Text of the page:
Both my mother and my partner’s mother have been diagnosed with dementia. They exhibit similar symptoms but have completely different personalities and coping styles. One loves company and being assisted, while the other has resisted any help. This highlights that there’s no one manual that fits all cases and that it’s very much a “learn as you go” process.
I was interested in reading this book as I can see my set way of thinking – minimising the situation – can lead to confusion with my mother and frustration with other relatives involved in her care. Every member of both these families has responded and grieved in their own unique way.
I remember being told by a stranger when communicating with someone who experiences dementia it isn’t so much what you say as how you say it; they may not remember what you said, but they do remember how the interaction made them feel.
Caughey’s book is full of advice and techniques to help ensure interactions are respectful and not rushed, allowing the person with dementia time and space to respond, and where possible abiding by their preferences.
It reminds us the person we used to know is still very much inside, and we need to find a way to keep connected and honour them.
Caughey notes many of us might be reluctant carers who are emotionally unprepared for the role. In some cases, we might be the only available option to provide care. Whatever the scenario, she suggests it helps to role play and take on a persona of a nurse, to come from a professional, caring and compassionate space. We should “ban forever irritable or tart responses,” and we “should smile and laugh more.”
It sounds like a tall order but in essence it’s accepting what is, to do the best we can and ensuring we prioritise good self-care routines. She highlights carers need to be patient with themselves as it’s an ongoing learning process, aided by a great deal of self-reflection and trial and error.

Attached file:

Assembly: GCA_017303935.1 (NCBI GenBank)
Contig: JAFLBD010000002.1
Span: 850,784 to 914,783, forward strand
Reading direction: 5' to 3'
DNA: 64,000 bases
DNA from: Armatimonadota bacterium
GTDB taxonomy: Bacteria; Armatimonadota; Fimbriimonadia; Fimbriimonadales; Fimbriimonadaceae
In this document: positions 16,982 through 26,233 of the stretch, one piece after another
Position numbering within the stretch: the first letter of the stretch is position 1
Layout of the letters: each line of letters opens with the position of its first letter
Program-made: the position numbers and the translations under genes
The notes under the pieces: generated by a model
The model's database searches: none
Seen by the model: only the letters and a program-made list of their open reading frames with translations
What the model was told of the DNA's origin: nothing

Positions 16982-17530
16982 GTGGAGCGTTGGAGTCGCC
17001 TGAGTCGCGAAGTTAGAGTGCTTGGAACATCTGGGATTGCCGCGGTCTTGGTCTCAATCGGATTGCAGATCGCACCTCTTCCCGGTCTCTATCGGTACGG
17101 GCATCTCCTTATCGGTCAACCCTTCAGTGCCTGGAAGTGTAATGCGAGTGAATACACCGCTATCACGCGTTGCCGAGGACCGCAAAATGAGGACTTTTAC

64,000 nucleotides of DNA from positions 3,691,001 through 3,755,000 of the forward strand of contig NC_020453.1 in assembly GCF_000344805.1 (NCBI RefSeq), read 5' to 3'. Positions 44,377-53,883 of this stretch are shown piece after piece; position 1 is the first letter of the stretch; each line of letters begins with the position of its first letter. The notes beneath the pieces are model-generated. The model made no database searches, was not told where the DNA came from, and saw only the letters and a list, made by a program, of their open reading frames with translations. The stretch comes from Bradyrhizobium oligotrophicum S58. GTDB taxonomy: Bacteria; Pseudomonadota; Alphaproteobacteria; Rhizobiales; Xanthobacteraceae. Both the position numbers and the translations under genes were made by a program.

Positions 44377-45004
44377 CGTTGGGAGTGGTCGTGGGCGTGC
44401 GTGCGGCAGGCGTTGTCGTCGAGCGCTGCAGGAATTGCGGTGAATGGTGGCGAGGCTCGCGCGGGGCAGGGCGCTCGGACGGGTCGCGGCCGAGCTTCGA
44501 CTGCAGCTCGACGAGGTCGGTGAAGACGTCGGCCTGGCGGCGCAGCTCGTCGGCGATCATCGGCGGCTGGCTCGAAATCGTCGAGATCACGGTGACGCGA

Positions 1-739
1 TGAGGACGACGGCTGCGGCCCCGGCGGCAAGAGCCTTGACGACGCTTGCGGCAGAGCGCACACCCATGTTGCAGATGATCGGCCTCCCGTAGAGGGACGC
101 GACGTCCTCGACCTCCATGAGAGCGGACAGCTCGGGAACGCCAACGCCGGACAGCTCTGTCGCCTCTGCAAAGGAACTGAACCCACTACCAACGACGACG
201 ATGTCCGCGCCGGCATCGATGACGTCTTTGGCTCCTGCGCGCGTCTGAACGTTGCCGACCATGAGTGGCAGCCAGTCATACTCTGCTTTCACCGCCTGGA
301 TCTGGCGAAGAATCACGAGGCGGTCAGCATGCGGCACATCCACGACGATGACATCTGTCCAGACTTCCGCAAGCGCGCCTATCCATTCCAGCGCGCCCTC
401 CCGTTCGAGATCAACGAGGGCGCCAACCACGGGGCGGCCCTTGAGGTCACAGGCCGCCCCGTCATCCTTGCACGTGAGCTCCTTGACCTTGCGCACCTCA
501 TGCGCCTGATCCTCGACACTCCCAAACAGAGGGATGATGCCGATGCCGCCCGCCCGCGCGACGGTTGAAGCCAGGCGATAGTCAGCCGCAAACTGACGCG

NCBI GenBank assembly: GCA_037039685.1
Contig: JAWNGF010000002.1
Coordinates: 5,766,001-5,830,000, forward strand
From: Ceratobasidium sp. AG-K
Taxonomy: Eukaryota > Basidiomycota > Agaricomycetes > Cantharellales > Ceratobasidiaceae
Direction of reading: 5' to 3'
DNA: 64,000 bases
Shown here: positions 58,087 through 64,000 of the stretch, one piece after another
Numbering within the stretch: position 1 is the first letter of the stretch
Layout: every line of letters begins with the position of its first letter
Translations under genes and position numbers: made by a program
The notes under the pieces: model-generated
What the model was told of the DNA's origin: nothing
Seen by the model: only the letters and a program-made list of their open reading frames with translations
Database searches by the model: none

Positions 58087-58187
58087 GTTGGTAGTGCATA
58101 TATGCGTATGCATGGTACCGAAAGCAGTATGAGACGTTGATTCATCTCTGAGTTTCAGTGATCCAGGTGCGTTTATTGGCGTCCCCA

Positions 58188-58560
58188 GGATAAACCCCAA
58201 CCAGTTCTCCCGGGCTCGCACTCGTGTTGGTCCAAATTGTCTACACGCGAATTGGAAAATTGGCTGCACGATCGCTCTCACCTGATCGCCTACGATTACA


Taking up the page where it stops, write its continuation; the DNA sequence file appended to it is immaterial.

Caughey, who looked after her husband through dementia, realistically portrays the difficulties but is also encouraging and optimistic that in this difficult period, moments of real connection can be achieved.
This book is packed full of helpful, practical suggestions for finding alternative ways to communicate. It focuses on body language (including posture and facial expression), use of language (keeping it simple, reflective listening and how to express yourself), dealing with difficult situations (a good dose of problem solving) and tools to encourage engagement (such as developing a life book).
Caughey notes people with dementia find great comfort from environments or routines that are familiar. She advocates that carers will find journaling an invaluable tool to help develop a full picture of what helps and hinders. It’s also a way to record events and moments that can be treasured by the extended family. I recommend this book to anyone supporting someone living with dementia and see it as a key read early on to help improve interpersonal relationships and the quality of life for everyone.
Reviewed by Kim Higginson, Information Management Specialist at the Mental Health Foundation